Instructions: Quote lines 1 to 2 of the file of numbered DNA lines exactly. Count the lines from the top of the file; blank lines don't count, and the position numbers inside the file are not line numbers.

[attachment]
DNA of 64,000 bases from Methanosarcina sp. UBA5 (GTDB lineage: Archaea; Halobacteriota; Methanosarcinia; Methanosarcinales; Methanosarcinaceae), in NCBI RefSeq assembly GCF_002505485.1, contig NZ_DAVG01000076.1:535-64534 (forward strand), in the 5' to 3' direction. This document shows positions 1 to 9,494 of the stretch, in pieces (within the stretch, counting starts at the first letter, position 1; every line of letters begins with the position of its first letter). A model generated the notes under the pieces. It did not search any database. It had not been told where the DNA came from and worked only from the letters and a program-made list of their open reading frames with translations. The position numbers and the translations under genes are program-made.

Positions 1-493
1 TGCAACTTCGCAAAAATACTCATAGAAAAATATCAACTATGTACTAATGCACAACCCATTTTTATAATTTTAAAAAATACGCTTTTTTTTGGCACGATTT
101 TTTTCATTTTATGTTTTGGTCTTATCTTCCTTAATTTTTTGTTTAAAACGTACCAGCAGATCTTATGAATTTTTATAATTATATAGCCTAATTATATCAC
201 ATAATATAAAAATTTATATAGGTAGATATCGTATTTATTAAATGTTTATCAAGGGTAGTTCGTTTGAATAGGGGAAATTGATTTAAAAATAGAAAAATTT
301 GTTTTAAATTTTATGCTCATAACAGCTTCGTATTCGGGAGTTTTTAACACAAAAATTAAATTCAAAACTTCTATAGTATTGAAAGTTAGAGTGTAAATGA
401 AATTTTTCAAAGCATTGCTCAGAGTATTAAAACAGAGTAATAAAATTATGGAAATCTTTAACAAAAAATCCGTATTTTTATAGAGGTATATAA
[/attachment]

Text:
DNA of 64,000 bases from Methanosarcina sp. UBA5 (GTDB lineage: Archaea; Halobacteriota; Methanosarcinia; Methanosarcinales; Methanosarcinaceae), in NCBI RefSeq assembly GCF_002505485.1, contig NZ_DAVG01000076.1:535-64534 (forward strand), in the 5' to 3' direction. This document shows positions 1 to 9,494 of the stretch, in pieces (within the stretch, counting starts at the first letter, position 1; every line of letters begins with the position of its first letter). A model generated the notes under the pieces. It did not search any database. It had not been told where the DNA came from and worked only from the letters and a program-made list of their open reading frames with translations. The position numbers and the translations under genes are program-made.

Positions 1-493